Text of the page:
5

I'm building a graph generator using Boost Graph and Program Options. There are, for example, two types of components C and W, each with 1 source, 1 sink and some additional parameters to specify topology in between. I'd like to be able to stitch them together in the sequence provided by the order of the command line arguments.

For example:

./bin/make_graph -c4,5,1 -w3,3 -c3,1,2

Should create a graph resembling the following:

C -- W -- C

But:

./bin/make_graph -c4,5,1 -c3,1,2 -w3,3

Should create a graph resembling the following:

C -- C -- W

Using boost::program_options, I was unable to determine how to extract the exact order since it "composes" the options of the same string_key into a map with value_type == vector< string > (in my case).

By iterating over the map, the order is lost. Is there a way to not duplicate the parsing, but have a function called (perhaps a callback) every time an option is parsed? I couldn't find documentation in this direction. Any other suggestions?

To convince you that I'm not making this up, here's what I have so far:

    namespace bpo = boost::program_options;
    std::vector<std::string> args_cat, args_grid, args_web;
    bpo::options_description desc("Program options:");
    desc.add_options()
            .operator ()("help,h","Displays this help message.")
            .operator ()("caterpillar,c",bpo::value< std::vector<std::string> >(&args_cat)->default_value( std::vector<std::string>(1,"4,7,2"), "4,7,2" ),"Caterpillar tree with 3 parameters")
            .operator ()("grid,g",bpo::value< std::vector<std::string> >(&args_grid)->default_value( std::vector<std::string>(1,"3,4"), "3,4" ),"Rectangular grid with 2 parameters")
            .operator ()("web,w",bpo::value< std::vector<std::string> >(&args_web)->default_value( std::vector<std::string>(1,"3,4"), "3,4" ),"Web with 2 parameters")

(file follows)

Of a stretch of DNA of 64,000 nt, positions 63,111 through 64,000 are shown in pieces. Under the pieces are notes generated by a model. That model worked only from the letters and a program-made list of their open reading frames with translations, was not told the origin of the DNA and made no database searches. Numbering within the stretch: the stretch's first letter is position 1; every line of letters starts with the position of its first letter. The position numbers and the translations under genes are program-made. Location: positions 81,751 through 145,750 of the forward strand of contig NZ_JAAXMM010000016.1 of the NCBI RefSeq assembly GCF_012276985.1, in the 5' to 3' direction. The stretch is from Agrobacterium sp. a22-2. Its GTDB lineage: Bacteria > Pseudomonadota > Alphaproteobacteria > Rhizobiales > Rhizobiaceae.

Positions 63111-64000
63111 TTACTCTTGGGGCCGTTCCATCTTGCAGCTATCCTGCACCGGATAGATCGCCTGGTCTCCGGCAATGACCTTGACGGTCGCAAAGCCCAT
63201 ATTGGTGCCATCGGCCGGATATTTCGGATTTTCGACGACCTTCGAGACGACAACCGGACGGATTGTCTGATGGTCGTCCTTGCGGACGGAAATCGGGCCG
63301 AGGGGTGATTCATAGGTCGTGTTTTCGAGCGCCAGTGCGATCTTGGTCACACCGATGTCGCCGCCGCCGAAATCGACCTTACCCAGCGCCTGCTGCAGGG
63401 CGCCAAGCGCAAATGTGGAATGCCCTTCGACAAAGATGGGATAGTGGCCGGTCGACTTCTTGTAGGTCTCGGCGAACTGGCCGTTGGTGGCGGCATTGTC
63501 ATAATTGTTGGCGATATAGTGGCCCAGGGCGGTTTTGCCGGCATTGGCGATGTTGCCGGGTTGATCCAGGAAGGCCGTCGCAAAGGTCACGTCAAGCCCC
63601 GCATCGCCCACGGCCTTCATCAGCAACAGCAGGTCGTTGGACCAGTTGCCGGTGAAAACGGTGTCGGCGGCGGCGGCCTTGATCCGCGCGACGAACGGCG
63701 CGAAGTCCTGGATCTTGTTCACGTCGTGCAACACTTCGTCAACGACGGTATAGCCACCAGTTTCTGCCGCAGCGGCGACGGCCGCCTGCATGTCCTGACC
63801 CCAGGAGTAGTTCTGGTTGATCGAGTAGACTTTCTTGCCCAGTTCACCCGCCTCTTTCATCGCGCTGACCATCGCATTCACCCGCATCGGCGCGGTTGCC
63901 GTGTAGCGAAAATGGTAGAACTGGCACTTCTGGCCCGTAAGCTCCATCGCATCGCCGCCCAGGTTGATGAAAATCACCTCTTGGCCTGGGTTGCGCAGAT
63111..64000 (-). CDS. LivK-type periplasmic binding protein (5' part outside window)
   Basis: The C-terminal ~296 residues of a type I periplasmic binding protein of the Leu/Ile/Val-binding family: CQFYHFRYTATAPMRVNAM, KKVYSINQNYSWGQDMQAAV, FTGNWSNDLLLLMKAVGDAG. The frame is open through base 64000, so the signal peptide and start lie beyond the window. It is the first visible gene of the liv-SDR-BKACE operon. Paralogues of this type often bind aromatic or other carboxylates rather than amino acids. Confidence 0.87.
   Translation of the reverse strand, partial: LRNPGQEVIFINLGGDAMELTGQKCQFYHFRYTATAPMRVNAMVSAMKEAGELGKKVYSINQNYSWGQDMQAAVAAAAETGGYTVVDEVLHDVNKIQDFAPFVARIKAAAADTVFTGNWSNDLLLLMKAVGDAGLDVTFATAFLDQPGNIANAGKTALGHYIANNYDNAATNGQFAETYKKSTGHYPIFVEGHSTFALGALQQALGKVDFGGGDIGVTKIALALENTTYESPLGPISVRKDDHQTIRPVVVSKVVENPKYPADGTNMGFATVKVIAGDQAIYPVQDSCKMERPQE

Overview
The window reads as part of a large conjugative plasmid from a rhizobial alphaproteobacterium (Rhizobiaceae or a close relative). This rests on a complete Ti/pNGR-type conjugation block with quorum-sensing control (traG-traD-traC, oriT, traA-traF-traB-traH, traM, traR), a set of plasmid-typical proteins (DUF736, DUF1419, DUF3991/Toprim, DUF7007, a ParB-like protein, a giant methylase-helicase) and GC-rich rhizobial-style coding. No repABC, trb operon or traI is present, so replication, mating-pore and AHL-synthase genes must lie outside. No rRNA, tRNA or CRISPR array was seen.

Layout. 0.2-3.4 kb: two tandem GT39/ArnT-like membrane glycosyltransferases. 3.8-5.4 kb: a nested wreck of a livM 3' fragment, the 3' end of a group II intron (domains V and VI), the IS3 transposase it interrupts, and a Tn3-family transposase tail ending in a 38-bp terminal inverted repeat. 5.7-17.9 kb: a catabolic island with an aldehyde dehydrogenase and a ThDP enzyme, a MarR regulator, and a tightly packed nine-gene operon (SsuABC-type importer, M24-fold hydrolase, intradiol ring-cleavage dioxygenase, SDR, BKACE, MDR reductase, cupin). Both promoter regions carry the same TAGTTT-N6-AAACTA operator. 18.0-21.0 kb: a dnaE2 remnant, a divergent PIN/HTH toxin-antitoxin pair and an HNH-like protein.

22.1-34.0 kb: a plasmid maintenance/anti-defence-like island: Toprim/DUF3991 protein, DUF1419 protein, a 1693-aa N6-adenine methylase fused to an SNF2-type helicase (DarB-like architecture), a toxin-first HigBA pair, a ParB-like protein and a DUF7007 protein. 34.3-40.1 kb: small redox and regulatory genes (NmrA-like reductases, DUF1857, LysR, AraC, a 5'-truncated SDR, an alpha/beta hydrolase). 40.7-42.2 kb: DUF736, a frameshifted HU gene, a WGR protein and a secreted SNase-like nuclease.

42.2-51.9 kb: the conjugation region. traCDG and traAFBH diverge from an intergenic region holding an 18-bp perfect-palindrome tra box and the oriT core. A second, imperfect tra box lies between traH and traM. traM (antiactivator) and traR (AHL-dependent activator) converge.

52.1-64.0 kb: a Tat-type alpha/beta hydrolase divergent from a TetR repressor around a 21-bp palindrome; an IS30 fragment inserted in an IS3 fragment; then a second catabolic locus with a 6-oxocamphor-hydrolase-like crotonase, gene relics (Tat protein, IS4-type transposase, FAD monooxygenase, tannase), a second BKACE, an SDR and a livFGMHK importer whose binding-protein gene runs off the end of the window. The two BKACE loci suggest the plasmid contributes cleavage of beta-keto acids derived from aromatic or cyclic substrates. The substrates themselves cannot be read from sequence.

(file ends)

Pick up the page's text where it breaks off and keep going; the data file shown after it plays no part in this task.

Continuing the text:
;
    bpo::variables_map ops;
    bpo::store(bpo::parse_command_line(argc,argv,desc),ops);
    bpo::notify(ops);
    if((argc < 2) || (ops.count("help"))) {
        std::cout << desc << std::endl;
        return;
    }
    //TODO: remove the following scope block after testing
    {
        typedef bpo::variables_map::iterator OptionsIterator;
        OptionsIterator it = ops.options.begin(), it_end = ops.options.end();
        while(it != it_end) {
            std::cout << it->first << ": ";
            BOOST_FOREACH(std::string value, it->second) {
                std::cout << value << " ";
            }
            std::cout << std::endl;
            ++it;
        }
        return;
    }

I realize that I could also include the type as a parameter and solve this problem trivially, e.g.:

./bin/make_graph --component c,4,5,1 --component w,3,3 --component c,3,1,2

but that's moving in the direction of writing a parser/validator myself (maybe even without using Boost Program Options):

./bin/make_graph --custom c,4,5,1,w,3,3,c,3,1,2
./bin/make_graph c,4,5,1,w,3,3,c,3,1,2

How would you guys recommend I do this in an elegant way?

Thanks in advance!

PS: I've searched on SO for "[boost] +sequence program options" and "[boost-program-options] +order" (and their variants) before posting this, so I apologize in advance if this turns out to be a duplicate.

4

Since posting the question, I did some digging and have a "hack" that works with the existing examples I had above.

bpo::parsed_options p_ops = bpo::parse_command_line(argc,argv,desc);
typedef std::vector< bpo::basic_option<char> >::iterator OptionsIterator;
OptionsIterator it = p_ops.options.begin(), it_end = p_ops.options.end();
while(it != it_end) {
    std::cout << it->string_key << ": ";
    BOOST_FOREACH(std::string value, it->value) {
        std::cout << value << " ";
    }
    std::cout << std::endl;
    ++it;
}

The reason I call it a hack is because it accesses all arguments as strings, and one would have to extract the types from it much like bpo::variables_map does with the .as<T>() member function. EDIT: It also accesses a member of the options struct directly.

2

How about this:

./bin/make_graph c,4,5,1 c,3,1,2 w,3,3

Where "c,4,5,1", "c,3,1,2" and "w,3,3" are positional arguments which are stored (in order) in a std::vector<std::string> (just like --input-file in this tutorial) . Then use Boost.Tokenizer or boost::algorithm::split to extract the subtokens from each argument string.

If the graphs can be complex, you should consider making it possible for the user to specify an input file that contains the graph parameters. Boost.Program_Options can parse a user config file that uses the same syntax as the command line options.

  • Thanks. I agree regarding configuration files. My motivation was to avoid file I/O over a large number of runs. – scribbleink Aug 2 '12 at 17:16

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